2013 Elizabeth Bishop
20th Century American Poet
Issue Date: April 21, 2012
City: Los Angeles, CA
Printed By: Ashton Potter
Printing Method: Offset
Perforations: Die cut 10 ¾ x 11
Orphaned by age five, Elizabeth Bishop (1911-79) suffered loss and despair. Through the turmoil, she produced an impressive body of work.
After Bishop’s father died, her mother fell mentally ill and was institutionalized by 1916. She spent the rest of her childhood with relatives and endured lonelinesss that she would suffer most of her life.
At Vassar College, Bishop helped found a literary magazine and met one of the greatest influences on her work, poet Marianne Moore. Bishop’s writing often focused on the struggle to find a sense of belonging, grief, and longing. Yet her work also celebrated working-class settings including factories, farms, and fishing villages. Her work is renowned for her keen sense of observation and ability to describe scenes in vivid detail.
After school, Bishop traveled the world, but found her greatest inspirations in Key West, Florida, and Brazil, where she spent nearly 17 years. In Brazil, she found the greatest love of her life, Lota de Macedo Soares. Soares’ death in 1967 sent Bishop into a great depression that she thought marked the end of her creative career.
Eventually, Bishop began to write again, creating some of her finest work. Among her many honors, perhaps the greatest came in 1976 when she became the first American and first woman to receive the Neustadt International Prize for Literature.
Marianne Craig Moore was born on November 15, 1887, in Kirkwood, Missouri. Considered one of the greatest American female poets, Moore received several distinguished literary awards during her lifetime.
Moore grew up around St. Louis until she was 16, after which her family moved to Pennsylvania. Moore attended Bryn Mawr College, where she majored in history, economics, and political science. During her time there, Moore wrote short stories and poems for the school’s literary magazine. It was also during her time at Bryn Mawr that Moore became involved in the women’s suffrage movement. She attended parades and later wrote prose and poetry on the subject. After graduating, Moore worked at the Lake Placid Club and taught business at the Carlisle Indian Industrial School.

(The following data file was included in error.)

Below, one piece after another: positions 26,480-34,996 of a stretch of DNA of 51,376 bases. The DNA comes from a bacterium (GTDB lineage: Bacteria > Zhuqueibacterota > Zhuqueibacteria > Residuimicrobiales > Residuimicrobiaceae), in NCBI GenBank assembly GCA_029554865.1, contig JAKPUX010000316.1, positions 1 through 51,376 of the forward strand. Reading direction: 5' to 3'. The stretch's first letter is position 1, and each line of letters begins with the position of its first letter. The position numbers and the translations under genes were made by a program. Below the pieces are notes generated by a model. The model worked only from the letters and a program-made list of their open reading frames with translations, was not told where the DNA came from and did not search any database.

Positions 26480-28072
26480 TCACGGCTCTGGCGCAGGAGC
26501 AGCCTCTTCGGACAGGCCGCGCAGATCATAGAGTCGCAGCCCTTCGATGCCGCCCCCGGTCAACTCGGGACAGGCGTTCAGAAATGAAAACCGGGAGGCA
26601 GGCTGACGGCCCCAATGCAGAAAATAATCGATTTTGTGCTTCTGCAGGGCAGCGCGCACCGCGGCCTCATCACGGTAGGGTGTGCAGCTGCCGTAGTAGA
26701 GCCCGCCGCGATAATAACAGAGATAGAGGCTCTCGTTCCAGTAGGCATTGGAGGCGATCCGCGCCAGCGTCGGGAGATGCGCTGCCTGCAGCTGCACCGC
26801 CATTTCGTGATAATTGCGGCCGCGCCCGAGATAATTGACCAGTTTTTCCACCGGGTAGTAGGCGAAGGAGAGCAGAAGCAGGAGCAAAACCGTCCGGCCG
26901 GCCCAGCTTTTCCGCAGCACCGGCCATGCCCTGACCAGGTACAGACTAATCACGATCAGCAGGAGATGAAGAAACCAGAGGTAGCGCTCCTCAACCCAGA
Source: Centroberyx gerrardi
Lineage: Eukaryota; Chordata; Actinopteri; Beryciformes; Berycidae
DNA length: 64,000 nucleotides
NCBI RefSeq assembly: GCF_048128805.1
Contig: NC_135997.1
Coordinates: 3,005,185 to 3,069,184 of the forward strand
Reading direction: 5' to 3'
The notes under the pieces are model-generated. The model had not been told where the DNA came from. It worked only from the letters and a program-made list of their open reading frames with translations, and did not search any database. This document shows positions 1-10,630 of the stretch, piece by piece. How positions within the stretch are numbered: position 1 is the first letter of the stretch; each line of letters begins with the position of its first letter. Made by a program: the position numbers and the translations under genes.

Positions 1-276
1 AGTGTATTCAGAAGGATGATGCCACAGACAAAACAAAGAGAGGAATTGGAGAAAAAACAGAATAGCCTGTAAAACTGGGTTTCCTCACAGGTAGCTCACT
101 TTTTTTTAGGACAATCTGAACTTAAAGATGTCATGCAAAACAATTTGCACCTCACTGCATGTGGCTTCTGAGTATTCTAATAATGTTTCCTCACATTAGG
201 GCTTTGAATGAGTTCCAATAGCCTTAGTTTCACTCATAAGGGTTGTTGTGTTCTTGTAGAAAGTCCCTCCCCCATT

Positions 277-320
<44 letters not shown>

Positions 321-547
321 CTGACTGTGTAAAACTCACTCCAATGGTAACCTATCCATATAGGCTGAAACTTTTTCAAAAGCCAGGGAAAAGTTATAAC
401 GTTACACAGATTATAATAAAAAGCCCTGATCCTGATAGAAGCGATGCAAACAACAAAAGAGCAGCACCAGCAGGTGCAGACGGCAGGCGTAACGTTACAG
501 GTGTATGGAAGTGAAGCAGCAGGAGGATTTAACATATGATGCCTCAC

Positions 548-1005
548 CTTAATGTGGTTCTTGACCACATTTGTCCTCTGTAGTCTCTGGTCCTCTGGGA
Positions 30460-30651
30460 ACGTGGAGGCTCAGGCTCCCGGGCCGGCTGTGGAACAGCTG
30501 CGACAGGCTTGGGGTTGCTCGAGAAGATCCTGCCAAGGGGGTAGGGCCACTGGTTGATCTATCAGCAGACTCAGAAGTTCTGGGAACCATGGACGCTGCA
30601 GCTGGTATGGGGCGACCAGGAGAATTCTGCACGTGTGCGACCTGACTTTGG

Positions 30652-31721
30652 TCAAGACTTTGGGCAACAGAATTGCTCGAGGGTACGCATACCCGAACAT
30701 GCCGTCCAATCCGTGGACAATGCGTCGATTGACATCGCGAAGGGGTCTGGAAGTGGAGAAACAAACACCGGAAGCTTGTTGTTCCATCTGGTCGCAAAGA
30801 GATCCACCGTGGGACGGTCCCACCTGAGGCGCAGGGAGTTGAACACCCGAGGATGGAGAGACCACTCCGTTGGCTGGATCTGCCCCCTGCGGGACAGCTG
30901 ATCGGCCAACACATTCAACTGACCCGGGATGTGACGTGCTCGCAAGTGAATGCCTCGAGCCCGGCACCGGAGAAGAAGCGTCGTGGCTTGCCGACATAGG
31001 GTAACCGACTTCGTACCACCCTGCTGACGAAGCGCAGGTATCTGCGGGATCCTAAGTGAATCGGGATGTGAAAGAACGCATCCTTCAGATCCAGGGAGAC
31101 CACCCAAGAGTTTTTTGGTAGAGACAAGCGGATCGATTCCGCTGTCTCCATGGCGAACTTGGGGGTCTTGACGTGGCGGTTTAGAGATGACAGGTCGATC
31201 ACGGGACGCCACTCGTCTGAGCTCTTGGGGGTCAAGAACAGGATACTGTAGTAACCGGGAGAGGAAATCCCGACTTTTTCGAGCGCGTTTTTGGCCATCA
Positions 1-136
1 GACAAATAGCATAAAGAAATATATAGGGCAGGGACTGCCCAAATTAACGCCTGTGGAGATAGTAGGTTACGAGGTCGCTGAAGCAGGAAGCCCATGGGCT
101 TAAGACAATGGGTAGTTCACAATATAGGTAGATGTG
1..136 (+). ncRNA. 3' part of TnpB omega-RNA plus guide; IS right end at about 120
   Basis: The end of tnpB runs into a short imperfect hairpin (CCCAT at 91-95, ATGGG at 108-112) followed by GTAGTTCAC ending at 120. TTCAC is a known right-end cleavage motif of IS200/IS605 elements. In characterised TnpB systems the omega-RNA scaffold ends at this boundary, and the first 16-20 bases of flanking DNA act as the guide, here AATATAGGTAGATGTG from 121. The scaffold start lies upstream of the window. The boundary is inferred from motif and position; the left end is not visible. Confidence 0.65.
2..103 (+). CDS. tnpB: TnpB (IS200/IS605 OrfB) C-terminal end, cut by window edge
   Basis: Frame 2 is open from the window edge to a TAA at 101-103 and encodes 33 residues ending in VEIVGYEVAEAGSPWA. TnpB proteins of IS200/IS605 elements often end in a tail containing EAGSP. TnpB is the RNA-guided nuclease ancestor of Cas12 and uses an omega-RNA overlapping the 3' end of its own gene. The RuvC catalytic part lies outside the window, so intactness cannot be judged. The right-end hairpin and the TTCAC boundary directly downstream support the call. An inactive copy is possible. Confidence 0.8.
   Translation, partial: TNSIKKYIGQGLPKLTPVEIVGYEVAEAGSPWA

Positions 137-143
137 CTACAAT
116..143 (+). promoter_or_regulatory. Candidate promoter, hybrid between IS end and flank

Moore then decided to commit to writing full time. Her first professionally published poems appeared in The Egoist and Poetry in 1915. The editor of Poetry described her work as containing “an elliptically musical profundity.” Moore moved to Chatham, New Jersey in 1916 and New York City’s Greenwich Village in 1918. There she befriended several avant-garde artists and received high praise from poets such as Ezra Pound, William Carlos Williams, H.D., T.S. Elliot, and Wallace Stevens.
Moore’s first book, Poems, was published in 1921 without her permission. Her second book, Observations, was published in 1924 and won the Dial Award. In addition to writing poetry, Moore also worked part-time as a librarian and edited The Dial literary journal. In that role she supported and encouraged many young writers and published their works. Among these were Elizabeth Bishop, Allen Ginsberg, John Ashbery, and James Merrill. In her spare time, Moore also translated the Fables of LaFontaine.
Moore earned Poetry magazine’s Helen Haire Levenson Prize in 1933. She lived in seclusion for many years. Then in 1951, her Collected Poems won the National Book Award, the Pulitzer Prize, and the Bollingen Prize. After that success, Moore earned national acclaim, and began speaking at colleges and appearing in magazines such as Life and Look. She also joined the American Academy of Arts and Letters and the American Academy of Arts and Sciences. Her poems were published in The Nation, The New York Republic, Partisan Review, and The New Yorker.
In 1955, Moore was approached for an unusual project. Ford Motor Company asked her to suggest names for their new E-car, stating, “Who better to understand the nature of words than a poet?” Moore came up with several imaginative names, including Resilient Bullet, Ford Silver Sword, Mongoose Civique, Varsity Stroke, Pastelogram, Andante con Moto, and Utopian Turtletop. However, in the end they settled on Edsel, named after Henry Ford’s son.
In the 1960s, Moore wrote the liner notes for Muhammad Ali’s spoken word album, I am the Greatest! She also threw out the first ball at the Yankee’s season opener in 1968.
Moore often used things in nature, such as birds and exotic animals, as the subjects in her poems. They were used as symbols of honesty and steadfastness. She also used her poetry to encourage writers to “create imaginary gardens with real toads in them.” Moore wrote in a clear, precise style that influenced later generations. She is often considered one of the greatest female poets in American history and has been called the “first lady of poetry.”
Throughout the course of her career, Moore received several honorary degrees as well as almost every award available to an American poet. She had a series of strokes in her later years and died on February 5, 1972. Moore’s living room was preserved by the Rosenbach Museum and Library in Philadelphia. It includes her entire library, collectibles (including a baseball signed by Mickey Mantle), letters, photos, and poem drafts, all on display for public viewing.